If you want to add a new department (or change an existing one), dont forget to update
the Row Source field in your Lookup!
Introduction to Access 2007 21
View & Navigate Records with a Form
A form is a database object that you can use to enter, edit, or display data from a table
or a query. Think of forms as windows through which people see and reach your
database. An effective form speeds the use of your database, because people don't
have to search for what they need.
The Form tool
Form tools are found in their own Forms group on the Create tab. Following is a
description of some of the main form tools:
Form
With the Form tool, you can create a form with a single mouse-click. When you
use this tool, all the fields from the underlying data source are placed on the
form. You can begin using the new form immediately, or you can modify it in
Layout view or Design view to better suit your needs.
Split Form
A split form is a new feature in Access 2007 that gives you two views of the data at
the same time a Form view and a Datasheet view. The two views are connected
to the same data source and are synchronized with each other at all times.
Multiple Items
The basic Form tool creates forms that display a single record at a time.
The Multiple Items tool creates a form where multiple records are displayed.
Form Wizard
The Form Wizard (which is hiding within More Forms) lets you determine what
fields will appear on your form, as well as how your data is grouped and sorted.
There are other form tools, but their use requires an understanding of form design
concepts, which are beyond the scope of this document.
Create a basic form
1. In the Navigation Pane, click on the table that you want to see on your form.
For this exercise, well continue using the Faculty table.
2. On the Create tab, in the Forms group, click Form.
Access creates a form that displays every field in a record. This form starts out in design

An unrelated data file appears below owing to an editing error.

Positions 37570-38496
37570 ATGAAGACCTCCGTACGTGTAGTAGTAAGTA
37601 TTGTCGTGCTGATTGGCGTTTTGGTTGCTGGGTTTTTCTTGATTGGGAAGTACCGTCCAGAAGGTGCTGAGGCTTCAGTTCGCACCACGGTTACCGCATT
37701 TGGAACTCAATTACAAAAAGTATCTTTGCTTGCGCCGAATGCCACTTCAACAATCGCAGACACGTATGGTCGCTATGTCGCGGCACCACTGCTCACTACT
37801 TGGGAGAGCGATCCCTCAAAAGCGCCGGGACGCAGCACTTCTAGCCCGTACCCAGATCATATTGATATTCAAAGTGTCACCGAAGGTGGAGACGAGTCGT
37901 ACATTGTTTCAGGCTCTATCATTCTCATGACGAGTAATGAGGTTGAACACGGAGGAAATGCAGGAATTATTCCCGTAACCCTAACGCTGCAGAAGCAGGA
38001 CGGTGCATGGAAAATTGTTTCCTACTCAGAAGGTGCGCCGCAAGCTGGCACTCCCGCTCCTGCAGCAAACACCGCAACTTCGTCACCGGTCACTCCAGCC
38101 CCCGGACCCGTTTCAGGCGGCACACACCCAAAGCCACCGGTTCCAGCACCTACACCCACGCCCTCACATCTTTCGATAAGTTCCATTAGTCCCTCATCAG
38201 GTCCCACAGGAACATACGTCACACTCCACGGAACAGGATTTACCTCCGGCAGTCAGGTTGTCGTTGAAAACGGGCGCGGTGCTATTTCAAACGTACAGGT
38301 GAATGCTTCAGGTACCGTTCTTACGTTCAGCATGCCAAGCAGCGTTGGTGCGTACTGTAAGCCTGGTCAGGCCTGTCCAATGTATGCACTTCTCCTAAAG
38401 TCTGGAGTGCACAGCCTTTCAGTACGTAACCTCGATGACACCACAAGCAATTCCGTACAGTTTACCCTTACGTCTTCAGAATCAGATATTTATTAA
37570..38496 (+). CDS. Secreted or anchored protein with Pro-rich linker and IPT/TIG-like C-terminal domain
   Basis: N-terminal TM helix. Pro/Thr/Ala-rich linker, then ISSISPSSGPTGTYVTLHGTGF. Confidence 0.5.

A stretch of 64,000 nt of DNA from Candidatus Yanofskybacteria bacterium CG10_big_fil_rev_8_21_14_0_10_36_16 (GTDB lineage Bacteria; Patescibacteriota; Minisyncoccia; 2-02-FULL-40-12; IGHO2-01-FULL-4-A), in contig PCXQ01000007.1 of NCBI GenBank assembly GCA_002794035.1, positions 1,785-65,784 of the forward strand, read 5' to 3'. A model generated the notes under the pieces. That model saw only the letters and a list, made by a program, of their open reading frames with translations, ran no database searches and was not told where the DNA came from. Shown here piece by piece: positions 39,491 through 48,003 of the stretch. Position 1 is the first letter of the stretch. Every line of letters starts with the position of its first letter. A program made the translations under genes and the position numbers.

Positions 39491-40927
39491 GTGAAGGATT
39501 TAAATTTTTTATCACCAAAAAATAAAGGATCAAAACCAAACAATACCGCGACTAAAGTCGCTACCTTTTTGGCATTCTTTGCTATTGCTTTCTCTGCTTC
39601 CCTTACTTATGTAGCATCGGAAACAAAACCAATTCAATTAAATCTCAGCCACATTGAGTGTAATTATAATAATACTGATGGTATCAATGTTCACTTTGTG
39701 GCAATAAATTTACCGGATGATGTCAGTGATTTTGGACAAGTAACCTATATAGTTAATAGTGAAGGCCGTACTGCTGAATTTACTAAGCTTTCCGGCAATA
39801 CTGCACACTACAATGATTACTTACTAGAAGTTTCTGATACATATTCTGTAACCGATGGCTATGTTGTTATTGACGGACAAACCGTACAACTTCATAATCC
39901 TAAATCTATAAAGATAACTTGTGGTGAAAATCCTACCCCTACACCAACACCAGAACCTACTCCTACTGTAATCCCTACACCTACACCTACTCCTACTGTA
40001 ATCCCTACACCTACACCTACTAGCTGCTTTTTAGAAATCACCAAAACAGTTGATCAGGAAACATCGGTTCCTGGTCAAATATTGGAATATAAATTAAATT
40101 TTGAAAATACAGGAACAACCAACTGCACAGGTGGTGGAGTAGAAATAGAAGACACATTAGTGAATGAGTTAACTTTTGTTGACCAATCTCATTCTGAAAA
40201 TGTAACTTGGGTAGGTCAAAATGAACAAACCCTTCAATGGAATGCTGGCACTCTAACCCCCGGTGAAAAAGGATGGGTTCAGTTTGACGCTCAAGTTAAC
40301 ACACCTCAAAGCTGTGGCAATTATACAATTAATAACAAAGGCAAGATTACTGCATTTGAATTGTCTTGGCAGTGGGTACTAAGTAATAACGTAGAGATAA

view, meaning that you can make design changes to the form while it is displaying data.
The form is a friendlier version of the data table you can make changes to fields by re-
typing the information, or you could use the familiar record navigation tool at the bottom
of the form to navigate, search for information, or add a new record.
If you have completed the exercise above for adding a Lookup list, you should notice
that the Department field in your form uses that Lookup list, and that it does not allow
you to enter a department name that is not already on that list!
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Create a form using the Form Wizard
As you have seen from all of the data fields in the Faculty table, there are a number of
fields that are blank and not being used in this database. Rather than deleting all of
these unused fields (somewhere down the road, we may actually want them), we can
design a form that displays just those data fields that we want to work with. This is a job
for the Forms Wizard.
1. On the Create tab, in the Forms group, click More Forms.
2. Select the Form Wizard icon from the top of the More Forms menu.
3. In the first Form Wizard panel, you must select the Table/Query that you will
use. By clicking on the selection arrow to the right of the Tables/Queries box,
select Table: Faculty.
4. The next step involves the selection of fields from the list of Available Fields on
the left side and placing them in the Selected Fields box on the right side by
clicking the single selection button. These are the data fields we will like to
use (if you select them in this order, that is how theyll appear later):
ID
Faculty ID
First Name
Last Name
E-mail Address
Office Phone
Department
Faculty Type